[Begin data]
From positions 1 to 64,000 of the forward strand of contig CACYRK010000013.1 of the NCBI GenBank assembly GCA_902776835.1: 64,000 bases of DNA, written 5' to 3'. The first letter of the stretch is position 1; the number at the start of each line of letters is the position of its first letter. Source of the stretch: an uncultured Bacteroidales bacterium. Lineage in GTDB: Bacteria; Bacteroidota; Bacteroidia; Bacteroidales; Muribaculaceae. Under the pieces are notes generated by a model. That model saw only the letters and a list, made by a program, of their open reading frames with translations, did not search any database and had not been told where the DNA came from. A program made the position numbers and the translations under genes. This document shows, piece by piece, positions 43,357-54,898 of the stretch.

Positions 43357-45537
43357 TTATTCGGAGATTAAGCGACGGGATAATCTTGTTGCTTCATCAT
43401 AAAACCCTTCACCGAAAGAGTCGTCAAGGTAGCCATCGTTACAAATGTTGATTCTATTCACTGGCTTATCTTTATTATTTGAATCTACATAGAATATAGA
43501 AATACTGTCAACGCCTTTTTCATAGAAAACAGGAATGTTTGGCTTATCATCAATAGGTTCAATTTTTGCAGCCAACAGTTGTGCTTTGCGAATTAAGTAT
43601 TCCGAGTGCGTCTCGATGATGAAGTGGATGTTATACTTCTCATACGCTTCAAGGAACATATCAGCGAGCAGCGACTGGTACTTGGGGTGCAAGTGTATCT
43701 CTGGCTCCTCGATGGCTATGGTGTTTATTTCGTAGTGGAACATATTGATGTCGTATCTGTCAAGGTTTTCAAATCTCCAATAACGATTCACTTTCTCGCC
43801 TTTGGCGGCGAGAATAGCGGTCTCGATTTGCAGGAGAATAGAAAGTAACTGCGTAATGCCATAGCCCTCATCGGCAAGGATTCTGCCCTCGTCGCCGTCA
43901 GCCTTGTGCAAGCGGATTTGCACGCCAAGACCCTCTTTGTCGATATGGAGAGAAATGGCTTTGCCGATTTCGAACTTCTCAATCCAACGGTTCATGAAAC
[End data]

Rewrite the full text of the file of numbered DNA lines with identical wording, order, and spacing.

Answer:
From positions 1 to 64,000 of the forward strand of contig CACYRK010000013.1 of the NCBI GenBank assembly GCA_902776835.1: 64,000 bases of DNA, written 5' to 3'. The first letter of the stretch is position 1; the number at the start of each line of letters is the position of its first letter. Source of the stretch: an uncultured Bacteroidales bacterium. Lineage in GTDB: Bacteria; Bacteroidota; Bacteroidia; Bacteroidales; Muribaculaceae. Under the pieces are notes generated by a model. That model saw only the letters and a list, made by a program, of their open reading frames with translations, did not search any database and had not been told where the DNA came from. A program made the position numbers and the translations under genes. This document shows, piece by piece, positions 43,357-54,898 of the stretch.

Positions 43357-45537
43357 TTATTCGGAGATTAAGCGACGGGATAATCTTGTTGCTTCATCAT
43401 AAAACCCTTCACCGAAAGAGTCGTCAAGGTAGCCATCGTTACAAATGTTGATTCTATTCACTGGCTTATCTTTATTATTTGAATCTACATAGAATATAGA
43501 AATACTGTCAACGCCTTTTTCATAGAAAACAGGAATGTTTGGCTTATCATCAATAGGTTCAATTTTTGCAGCCAACAGTTGTGCTTTGCGAATTAAGTAT
43601 TCCGAGTGCGTCTCGATGATGAAGTGGATGTTATACTTCTCATACGCTTCAAGGAACATATCAGCGAGCAGCGACTGGTACTTGGGGTGCAAGTGTATCT
43701 CTGGCTCCTCGATGGCTATGGTGTTTATTTCGTAGTGGAACATATTGATGTCGTATCTGTCAAGGTTTTCAAATCTCCAATAACGATTCACTTTCTCGCC
43801 TTTGGCGGCGAGAATAGCGGTCTCGATTTGCAGGAGAATAGAAAGTAACTGCGTAATGCCATAGCCCTCATCGGCAAGGATTCTGCCCTCGTCGCCGTCA
43901 GCCTTGTGCAAGCGGATTTGCACGCCAAGACCCTCTTTGTCGATATGGAGAGAAATGGCTTTGCCGATTTCGAACTTCTCAATCCAACGGTTCATGAAAC